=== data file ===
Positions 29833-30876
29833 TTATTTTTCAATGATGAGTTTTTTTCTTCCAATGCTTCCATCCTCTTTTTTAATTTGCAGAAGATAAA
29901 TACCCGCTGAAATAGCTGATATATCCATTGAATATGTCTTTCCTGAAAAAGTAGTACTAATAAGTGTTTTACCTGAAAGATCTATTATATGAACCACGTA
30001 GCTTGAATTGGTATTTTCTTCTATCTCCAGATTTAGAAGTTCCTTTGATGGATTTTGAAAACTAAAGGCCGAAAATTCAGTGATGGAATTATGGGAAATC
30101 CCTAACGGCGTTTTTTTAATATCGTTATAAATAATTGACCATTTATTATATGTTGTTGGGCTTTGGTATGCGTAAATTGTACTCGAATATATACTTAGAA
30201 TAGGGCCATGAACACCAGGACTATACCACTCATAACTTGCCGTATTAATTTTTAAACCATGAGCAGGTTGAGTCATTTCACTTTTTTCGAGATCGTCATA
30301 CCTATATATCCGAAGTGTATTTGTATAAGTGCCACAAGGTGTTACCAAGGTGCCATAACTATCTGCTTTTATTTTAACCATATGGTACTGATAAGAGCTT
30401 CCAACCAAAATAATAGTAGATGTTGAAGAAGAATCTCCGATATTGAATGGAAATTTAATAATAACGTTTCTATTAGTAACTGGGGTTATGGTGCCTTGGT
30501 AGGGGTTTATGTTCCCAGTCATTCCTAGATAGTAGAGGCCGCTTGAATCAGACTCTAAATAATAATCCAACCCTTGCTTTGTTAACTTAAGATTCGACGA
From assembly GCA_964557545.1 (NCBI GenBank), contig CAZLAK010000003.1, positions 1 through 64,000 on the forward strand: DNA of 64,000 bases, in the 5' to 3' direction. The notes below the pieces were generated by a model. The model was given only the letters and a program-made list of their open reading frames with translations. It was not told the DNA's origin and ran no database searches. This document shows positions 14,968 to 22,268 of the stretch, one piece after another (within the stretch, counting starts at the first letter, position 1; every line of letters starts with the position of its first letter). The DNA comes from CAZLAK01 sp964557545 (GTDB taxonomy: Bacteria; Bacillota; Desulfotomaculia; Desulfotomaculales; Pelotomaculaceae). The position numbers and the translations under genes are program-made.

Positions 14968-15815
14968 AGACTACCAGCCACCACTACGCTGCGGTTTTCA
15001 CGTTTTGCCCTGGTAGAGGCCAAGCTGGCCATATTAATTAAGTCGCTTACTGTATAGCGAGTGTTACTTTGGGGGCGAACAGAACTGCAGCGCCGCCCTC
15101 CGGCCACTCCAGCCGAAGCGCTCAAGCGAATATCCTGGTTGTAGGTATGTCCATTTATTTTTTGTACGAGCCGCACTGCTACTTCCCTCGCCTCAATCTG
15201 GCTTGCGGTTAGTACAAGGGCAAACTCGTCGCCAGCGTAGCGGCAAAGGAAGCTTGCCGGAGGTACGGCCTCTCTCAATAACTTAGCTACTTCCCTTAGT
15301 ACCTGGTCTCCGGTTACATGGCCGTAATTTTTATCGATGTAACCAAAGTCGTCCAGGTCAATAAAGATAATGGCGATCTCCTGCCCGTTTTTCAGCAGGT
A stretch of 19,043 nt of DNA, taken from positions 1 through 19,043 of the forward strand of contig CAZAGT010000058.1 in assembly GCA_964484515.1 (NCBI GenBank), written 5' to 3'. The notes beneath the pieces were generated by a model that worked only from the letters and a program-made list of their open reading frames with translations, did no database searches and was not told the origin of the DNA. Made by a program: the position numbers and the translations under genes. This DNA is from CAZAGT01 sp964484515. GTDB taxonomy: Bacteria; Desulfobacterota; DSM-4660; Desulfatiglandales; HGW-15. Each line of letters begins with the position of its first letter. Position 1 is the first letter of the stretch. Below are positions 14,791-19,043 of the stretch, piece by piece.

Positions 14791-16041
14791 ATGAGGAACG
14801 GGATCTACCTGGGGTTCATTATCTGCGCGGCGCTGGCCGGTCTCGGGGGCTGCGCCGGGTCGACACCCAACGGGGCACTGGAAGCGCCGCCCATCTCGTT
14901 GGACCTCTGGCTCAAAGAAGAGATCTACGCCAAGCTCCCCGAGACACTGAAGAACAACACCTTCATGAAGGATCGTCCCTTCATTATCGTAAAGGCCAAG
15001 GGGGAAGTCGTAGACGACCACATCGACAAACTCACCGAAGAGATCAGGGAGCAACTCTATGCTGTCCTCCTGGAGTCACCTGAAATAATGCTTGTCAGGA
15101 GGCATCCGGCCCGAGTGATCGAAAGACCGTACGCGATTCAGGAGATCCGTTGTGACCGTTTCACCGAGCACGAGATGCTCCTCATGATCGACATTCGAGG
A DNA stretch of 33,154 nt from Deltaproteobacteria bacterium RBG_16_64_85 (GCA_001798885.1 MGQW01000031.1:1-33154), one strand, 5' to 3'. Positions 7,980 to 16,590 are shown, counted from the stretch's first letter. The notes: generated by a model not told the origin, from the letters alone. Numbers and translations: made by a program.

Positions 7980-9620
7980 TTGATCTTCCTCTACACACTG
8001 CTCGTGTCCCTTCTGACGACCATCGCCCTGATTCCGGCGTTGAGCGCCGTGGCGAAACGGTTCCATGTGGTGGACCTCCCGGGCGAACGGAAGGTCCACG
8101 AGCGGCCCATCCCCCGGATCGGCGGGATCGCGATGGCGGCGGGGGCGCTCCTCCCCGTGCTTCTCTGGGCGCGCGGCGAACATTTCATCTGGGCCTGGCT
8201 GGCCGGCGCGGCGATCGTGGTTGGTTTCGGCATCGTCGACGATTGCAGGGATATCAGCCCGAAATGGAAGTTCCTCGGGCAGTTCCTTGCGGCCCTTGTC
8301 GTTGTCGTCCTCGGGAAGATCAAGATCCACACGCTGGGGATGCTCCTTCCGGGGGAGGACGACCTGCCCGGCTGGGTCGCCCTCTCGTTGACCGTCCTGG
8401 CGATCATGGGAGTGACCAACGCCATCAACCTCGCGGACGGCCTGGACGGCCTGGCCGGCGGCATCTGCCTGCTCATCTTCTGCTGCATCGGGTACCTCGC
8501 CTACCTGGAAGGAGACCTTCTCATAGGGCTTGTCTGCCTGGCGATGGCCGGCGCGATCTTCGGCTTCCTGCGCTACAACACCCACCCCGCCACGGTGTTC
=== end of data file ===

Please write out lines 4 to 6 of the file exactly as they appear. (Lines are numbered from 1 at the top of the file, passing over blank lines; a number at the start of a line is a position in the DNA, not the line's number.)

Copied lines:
30001 GCTTGAATTGGTATTTTCTTCTATCTCCAGATTTAGAAGTTCCTTTGATGGATTTTGAAAACTAAAGGCCGAAAATTCAGTGATGGAATTATGGGAAATC
30101 CCTAACGGCGTTTTTTTAATATCGTTATAAATAATTGACCATTTATTATATGTTGTTGGGCTTTGGTATGCGTAAATTGTACTCGAATATATACTTAGAA
30201 TAGGGCCATGAACACCAGGACTATACCACTCATAACTTGCCGTATTAATTTTTAAACCATGAGCAGGTTGAGTCATTTCACTTTTTTCGAGATCGTCATA